Sunday, 9 November 2014

The Psychology of Terrorism

War, war, war!

That's been on the news for sometime, hasn't it? Today, the world is appalled by the actions of a terrorist organization known as ISIS (Islamic State of Iraq and Syria). This eXtremist group have made themselves known by their violent tactics, torture, seXual violence, slavery etc etc etc. They were so violent that Al Qaeda rejected them completely (Define Irony). What's interesting about IS is that they're active on social media. No really, they actually recruit through social media via advertising and a spoonful of bullshit propaganda. IS, unlike other terrorist groups, is made up of A LOT of 'Westerners'. In fact, it is estimated around one in four IS militants have a Western passport. That caught my interest because I wanted to write about what would cause 

a British or American Muslim to leave his/her family and fight and kill for such a violent ideology a long way from their birth home.

Shall we begin?
To start with, what is ISIS? I already mentioned what ISIS stands for. But what really is ISIS? To a lot of people, every terrorist group is the same - using eXtreme measures to achieve their goals which is usually political or religious in nature. However, no two terrorist groups are the same. One group's terrorist is another man's hero. The Lebanese Militia known as Hezballa are considered terrorists outside Lebanon (And in Lebanon by certain sects). But if you want to compare, Hezballa has been protecting Lebanon and fighting off members of Al-Nusra and ISIS in Syria protecting the Lebanese people and providing major back up to the Lebanese Army at the Arsal border.

ISIS started with the United States (Go figure) training militant rebels and arming them in order to take down Bashar l Assad. The plan backfired when those militants went AWOL and declared a Caliphate under Abu Bakr l Baghdadi. Since then, they have committed atrocities I won't even bother mentioning here. I've kept up with multiple British citizens who have left Great Britain in order to go and fight ISIS.

The Theories

The Need to Belong

A  2006 survey and interview with British Muslims (cited by Andrew Silke 2008) uncovered an important finding - people who felt their primary identity was Muslim, rather than British, held more sympathetic views towards the concept of jihad and martyrdom. Indeed, according to Randy Borum (2014) writing in Behavioural Sciences and the Law, a key psychological vulnerability of those drawn to eXtremism is their need to feel they belong. "In radical movements and eXtremist groups, many prospective terrorists find not only a sense of meaning but also a sense of belonging, connectedness and affiliation."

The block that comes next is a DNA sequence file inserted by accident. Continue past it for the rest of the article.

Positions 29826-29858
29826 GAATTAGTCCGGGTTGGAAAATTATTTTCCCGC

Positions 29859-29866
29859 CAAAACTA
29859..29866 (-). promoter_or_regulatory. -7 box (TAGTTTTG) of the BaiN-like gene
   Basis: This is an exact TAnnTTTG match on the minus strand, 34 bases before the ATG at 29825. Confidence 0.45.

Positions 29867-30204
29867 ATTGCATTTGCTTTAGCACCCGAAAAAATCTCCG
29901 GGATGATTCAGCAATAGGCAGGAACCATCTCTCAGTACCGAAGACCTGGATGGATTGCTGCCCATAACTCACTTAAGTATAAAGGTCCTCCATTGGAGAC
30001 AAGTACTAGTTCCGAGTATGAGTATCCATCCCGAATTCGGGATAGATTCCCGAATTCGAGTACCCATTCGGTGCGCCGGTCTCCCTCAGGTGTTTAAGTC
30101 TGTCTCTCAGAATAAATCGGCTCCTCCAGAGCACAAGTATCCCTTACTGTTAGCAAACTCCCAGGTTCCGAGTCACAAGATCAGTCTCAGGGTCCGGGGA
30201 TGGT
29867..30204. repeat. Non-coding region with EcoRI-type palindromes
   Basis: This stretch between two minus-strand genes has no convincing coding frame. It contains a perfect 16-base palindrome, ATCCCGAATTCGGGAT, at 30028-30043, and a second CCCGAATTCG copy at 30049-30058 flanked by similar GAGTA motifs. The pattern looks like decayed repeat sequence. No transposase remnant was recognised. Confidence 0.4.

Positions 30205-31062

When I got to England, I noticed that many of the Muslims there are more 'religious' in a sense. I see many of them growing beards and dressing up in their Islamic robes. There's nothing wrong in that, of course but I was curious. Why was I curious? Because I've been to Sunni Islamic areas of both Lebanon, UAE and Syria and seeing such a thing is quite rare. In fact, we only see such people who take a strong conservative stance. So why do they identify themselves as Muslims and not British? It's simple - the need to belong. We consciously (And unconsciously) identify with people who are the same as us. It's in man's nature because the ego is always finding ways to defend itself. Besides identifying with a religious sect, people identify with a number of things. The Chelsea football fans stick together, the Goths stick together, the Blacks stick together, the Latinos with their language stick together, etc Music, sports, ideologies, etc. I could go on for hours but you get the point. What makes the UK better than the US is the fact it is eXecuted properly. The U.S almost promotes racism. A lot of Brits may argue against me but I can personally tell you as someone who has been all over, Britain is better off than most. Going back to British Muslims who identify as Muslims and not British. There's a number of reasons. I personally believe the Diaspora Effect. A lot of Muslims, say with a Pakistan origins, have strong desires to 'go back home'. Many left Pakistan in order to have a better life. Some succeeded, some didn't. The parents may talk to their kids about their memories which, for the most part, is during their time in Pakistan. This projection promotes the need to identify with their culture such as food, music, language, belief etc.